Stephen has welcomed a report published by the Public Accounts Committee in which it found that the Home Office had shown a "staggering" lack of concern for the welfare of students wrongly accused of cheating in their English language exams.
The report focused on a crackdown launched by the Home Office in the wake of a 2014 BBC Panorama documentary which exposed cheating on the Test of English for International Communication (TOEIC). The test - run at the time by the American firm ETS - was used to ensure those studying in the UK had a sufficient understanding of the English language.
The Pubic Accounts Committee said the way the Home Office designed the visa system "left it open to large-scale abuse", and accused the department of having "rushed to penalise students without establishing whether [exams provider] ETS was involved in fraud or if it had reliable evidence of people cheating".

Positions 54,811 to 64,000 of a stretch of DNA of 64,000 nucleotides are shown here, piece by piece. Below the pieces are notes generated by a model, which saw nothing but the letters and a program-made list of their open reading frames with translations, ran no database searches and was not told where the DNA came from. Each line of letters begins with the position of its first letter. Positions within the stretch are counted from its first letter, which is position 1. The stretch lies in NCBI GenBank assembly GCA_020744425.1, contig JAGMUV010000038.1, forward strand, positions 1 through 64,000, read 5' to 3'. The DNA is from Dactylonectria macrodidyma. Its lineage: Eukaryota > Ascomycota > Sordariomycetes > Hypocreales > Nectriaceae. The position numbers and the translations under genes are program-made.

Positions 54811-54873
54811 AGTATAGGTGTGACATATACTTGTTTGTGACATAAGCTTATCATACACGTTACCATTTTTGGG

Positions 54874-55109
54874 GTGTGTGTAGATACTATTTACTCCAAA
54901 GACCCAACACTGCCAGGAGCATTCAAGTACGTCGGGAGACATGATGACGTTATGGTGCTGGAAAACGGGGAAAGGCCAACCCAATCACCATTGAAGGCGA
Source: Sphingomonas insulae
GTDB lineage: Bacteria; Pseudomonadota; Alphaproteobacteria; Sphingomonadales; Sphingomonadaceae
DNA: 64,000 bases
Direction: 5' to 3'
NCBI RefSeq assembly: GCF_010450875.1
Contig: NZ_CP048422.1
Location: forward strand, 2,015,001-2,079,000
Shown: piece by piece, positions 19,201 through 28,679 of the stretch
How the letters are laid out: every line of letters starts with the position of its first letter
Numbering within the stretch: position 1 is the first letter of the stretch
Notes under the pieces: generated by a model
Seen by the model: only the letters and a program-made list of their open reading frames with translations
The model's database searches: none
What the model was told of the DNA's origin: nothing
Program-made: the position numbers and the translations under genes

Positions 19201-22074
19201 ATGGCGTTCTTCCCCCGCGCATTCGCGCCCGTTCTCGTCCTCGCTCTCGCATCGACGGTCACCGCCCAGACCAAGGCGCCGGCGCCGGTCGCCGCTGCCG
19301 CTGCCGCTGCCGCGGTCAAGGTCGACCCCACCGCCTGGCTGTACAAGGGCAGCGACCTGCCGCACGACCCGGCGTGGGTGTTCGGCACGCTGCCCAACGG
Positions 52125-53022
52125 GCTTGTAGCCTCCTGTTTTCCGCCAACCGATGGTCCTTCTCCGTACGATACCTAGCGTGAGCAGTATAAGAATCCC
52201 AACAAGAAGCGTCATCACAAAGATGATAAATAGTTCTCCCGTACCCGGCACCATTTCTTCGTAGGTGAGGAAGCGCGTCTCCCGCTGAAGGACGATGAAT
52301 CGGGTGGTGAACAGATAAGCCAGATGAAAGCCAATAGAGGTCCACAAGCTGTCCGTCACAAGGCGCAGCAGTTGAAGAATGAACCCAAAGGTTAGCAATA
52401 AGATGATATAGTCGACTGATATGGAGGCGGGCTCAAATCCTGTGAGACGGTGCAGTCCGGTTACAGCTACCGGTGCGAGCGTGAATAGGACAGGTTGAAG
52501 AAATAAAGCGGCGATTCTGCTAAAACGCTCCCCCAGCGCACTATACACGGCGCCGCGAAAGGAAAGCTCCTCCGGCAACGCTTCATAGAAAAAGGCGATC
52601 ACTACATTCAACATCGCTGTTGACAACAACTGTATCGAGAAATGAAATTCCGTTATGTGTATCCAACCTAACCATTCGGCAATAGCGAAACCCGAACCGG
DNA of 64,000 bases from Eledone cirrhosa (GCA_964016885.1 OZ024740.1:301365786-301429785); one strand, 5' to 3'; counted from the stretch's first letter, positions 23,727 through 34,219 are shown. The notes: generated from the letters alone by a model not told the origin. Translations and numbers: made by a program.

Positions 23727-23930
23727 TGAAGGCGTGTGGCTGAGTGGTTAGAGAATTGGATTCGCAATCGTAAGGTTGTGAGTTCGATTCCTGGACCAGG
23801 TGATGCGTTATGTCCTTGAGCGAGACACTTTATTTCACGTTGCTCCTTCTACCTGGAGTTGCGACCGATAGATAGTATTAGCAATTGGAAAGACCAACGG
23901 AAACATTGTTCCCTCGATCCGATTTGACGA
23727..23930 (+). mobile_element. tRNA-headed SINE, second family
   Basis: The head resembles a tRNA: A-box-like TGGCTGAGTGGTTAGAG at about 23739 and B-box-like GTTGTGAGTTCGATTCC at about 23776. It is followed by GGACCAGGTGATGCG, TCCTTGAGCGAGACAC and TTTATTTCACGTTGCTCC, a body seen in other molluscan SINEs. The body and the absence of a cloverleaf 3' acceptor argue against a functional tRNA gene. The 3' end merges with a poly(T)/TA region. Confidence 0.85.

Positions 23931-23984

The committee said the Home Office had "been quick to act on imperfect evidence, but slow in responding to indications that innocent people may have been caught up in its actions". It later called on the Home Office to set up a "fair and trustworthy means of helping all individuals who may have been wrongly accused" of cheating within the next three months, and orders the department to carry out a major review of its contracts with overseas providers by early next year.
Commenting on the report, Stephen said: “Today’s report by the Public Accounts Committee makes grim reading for the Home Office.”
“Once again it is found that ministers made repeated errors of judgement when confronted with unsafe and incomplete evidence. The decisions they made have caused untold hardship to thousands of students who overnight had their visas revoked, cancelled or curtailed, with little or no legal redress.
“It is not too late for the Home Office to put right what it got so wrong and finally give the students the justice they deserve.”